The Effect of Digital Mental Health Literacy Interventions on Mental Health: Systematic Review and Meta-Analysis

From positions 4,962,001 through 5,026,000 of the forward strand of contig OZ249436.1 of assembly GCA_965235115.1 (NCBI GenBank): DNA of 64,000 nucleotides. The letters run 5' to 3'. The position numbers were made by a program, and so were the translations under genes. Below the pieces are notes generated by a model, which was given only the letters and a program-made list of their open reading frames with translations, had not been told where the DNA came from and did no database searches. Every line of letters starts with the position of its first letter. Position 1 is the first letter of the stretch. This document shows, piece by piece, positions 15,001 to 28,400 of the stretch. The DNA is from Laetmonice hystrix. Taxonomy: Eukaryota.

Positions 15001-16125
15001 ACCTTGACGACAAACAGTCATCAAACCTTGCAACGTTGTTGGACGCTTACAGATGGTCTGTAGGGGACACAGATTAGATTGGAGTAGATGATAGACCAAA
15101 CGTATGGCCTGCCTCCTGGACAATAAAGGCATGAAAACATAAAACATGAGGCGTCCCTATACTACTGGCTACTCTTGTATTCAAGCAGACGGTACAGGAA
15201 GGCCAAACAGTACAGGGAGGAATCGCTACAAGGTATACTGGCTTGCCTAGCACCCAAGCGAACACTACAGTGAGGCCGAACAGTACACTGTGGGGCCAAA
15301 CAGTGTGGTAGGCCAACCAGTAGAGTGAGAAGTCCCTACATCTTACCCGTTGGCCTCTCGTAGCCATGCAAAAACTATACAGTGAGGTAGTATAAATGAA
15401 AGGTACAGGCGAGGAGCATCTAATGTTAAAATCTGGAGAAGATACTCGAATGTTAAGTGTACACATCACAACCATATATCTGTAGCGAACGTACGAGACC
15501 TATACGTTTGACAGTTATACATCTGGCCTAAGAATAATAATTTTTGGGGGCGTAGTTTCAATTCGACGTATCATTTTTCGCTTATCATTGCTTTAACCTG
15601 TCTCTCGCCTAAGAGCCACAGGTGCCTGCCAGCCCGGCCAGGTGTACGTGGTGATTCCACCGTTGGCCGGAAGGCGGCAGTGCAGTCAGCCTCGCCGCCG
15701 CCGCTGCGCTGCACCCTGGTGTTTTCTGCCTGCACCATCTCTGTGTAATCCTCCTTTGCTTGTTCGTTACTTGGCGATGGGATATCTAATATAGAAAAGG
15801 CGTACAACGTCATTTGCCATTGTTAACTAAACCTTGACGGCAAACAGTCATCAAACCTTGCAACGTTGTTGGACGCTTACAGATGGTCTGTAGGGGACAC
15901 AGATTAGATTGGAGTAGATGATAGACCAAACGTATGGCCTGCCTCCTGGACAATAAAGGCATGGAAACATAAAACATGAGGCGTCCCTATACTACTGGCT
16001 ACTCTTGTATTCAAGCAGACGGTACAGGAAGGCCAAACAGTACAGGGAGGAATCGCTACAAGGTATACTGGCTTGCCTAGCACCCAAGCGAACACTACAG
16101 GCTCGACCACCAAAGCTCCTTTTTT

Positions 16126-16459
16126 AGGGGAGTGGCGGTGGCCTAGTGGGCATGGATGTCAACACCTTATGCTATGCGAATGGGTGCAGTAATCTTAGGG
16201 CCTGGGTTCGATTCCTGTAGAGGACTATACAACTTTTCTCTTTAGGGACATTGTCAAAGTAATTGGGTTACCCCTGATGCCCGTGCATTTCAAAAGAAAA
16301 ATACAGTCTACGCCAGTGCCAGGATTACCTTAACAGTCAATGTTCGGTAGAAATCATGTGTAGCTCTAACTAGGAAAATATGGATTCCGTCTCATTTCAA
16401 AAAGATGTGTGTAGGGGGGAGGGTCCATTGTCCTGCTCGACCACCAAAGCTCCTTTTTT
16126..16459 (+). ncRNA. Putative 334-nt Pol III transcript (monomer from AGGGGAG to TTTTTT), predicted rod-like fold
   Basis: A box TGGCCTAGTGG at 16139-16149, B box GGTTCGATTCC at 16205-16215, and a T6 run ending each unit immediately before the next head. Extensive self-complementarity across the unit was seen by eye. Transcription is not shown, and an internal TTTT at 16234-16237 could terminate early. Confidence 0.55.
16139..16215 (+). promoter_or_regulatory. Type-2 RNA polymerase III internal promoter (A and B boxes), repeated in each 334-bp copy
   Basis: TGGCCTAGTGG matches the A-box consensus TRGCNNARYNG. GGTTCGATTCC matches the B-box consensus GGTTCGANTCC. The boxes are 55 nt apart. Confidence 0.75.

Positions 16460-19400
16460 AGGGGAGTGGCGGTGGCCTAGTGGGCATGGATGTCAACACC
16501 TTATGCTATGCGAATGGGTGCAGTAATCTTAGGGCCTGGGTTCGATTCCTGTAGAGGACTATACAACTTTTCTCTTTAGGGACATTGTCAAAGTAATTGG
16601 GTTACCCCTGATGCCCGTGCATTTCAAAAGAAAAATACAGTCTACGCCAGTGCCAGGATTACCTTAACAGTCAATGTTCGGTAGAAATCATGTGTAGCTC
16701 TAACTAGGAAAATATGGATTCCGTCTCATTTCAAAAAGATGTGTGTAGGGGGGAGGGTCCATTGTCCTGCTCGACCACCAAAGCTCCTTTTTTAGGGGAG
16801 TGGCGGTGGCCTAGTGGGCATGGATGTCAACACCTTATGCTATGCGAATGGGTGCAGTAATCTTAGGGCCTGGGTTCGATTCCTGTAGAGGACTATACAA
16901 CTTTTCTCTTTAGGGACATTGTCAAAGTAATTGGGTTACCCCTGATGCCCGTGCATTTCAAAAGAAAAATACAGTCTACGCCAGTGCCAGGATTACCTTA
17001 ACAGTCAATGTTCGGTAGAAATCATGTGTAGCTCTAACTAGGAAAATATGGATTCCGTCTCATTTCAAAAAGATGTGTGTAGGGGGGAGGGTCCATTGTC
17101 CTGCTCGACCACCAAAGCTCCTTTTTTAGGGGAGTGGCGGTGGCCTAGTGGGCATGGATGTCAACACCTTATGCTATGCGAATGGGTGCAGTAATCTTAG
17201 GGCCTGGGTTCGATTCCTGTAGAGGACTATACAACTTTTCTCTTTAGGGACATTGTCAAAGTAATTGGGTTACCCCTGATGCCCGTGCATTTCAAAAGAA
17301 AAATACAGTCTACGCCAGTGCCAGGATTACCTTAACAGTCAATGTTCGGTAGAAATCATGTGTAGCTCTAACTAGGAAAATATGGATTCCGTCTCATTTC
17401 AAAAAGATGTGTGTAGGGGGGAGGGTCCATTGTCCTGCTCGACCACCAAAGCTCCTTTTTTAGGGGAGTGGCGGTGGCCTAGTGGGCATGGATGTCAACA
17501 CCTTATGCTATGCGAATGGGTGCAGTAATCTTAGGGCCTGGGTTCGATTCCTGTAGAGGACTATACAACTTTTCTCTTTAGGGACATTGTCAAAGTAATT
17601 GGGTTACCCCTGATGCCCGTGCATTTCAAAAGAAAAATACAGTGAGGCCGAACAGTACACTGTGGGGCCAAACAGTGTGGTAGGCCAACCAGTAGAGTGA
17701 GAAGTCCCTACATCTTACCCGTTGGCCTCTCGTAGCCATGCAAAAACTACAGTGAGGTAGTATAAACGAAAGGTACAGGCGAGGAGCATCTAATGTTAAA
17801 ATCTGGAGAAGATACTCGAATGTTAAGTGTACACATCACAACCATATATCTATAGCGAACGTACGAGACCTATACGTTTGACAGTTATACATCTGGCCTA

Background: Accelerated by technological advancements and the recent global pandemic, there is burgeoning interest in digital mental health literacy (DMHL) interventions that can positively affect mental health. However, existing work remains inconclusive regarding the effectiveness of DMHL interventions. Objective: This systematic review and meta-analysis investigated the components and modes of DMHL interventions, their moderating factors, and their long-term impacts on mental health literacy and mental health. Methods: We used a random-effects model to conduct meta-analyses and meta-regressions on moderating effects of DMHL interventions on mental health. Results: Using 144 interventions with 206 effect sizes, we found a moderate effect of DMHL interventions in enhancing distal mental health outcomes (standardized mean difference=0.42, 95% CI −0.10 to 0.73; P<.001) and a large effect in increasing proximal mental health literacy outcomes (standardized mean difference=0.65, 95% CI 0.59-0.74; P<.001). Uptake of DMHL interventions was comparable with that of control conditions, and uptake of DMHL interventions did not moderate the effects on both proximal mental health literacy outcomes and distal mental health outcomes. DMHL interventions were as effective as face-to-face interventions and did not differ by platform type or dosage. DMHL plus interventions (DMHL psychoeducation coupled with other active treatment) produced large effects in bolstering mental health, were more effective than DMHL only interventions (self-help DMHL psychoeducation), and were comparable with non-DMHL interventions (treatment as usual). DMHL interventions demonstrated positive effects on mental health that were sustained over follow-up assessments and were most effective in enhancing the mental health of emerging and older adults. Conclusions: For theory building, our review and meta-analysis found that DMHL interventions are as effective as face-to-face interventions. DMHL interventions confer optimal effects on mental health when DMHL psychoeducation is combined with informal, nonprofessional active treatment components such as skills training and peer support, which demonstrate comparable effectiveness with that of treatment as usual (client-professional interactions and therapies). These effects, which did not differ by platform type or dosage, were sustained over time. Additionally, most DMHL interventions are found in Western cultural contexts, especially in high-income countries (Global North) such as Australia, the United States, and the United Kingdom, and limited research is conducted in low-income countries in Asia and in South American and African countries. Most of the DMHL studies did not report information on the racial or ethnic makeup of the samples. Future work on DMHL interventions that target racial or ethnic minority groups, particularly the design, adoption, and evaluation of the effects of culturally adaptive DMHL interventions on uptake and mental health functioning, is needed. Such evidence can drive the adoption and implementation of DMHL interventions at scale, which represents a key foundation for practice-changing impact in the provision of mental health resources for individuals and the community. Trial Registration: PROSPERO International Prospective Register of Systematic Reviews CRD42023363995;

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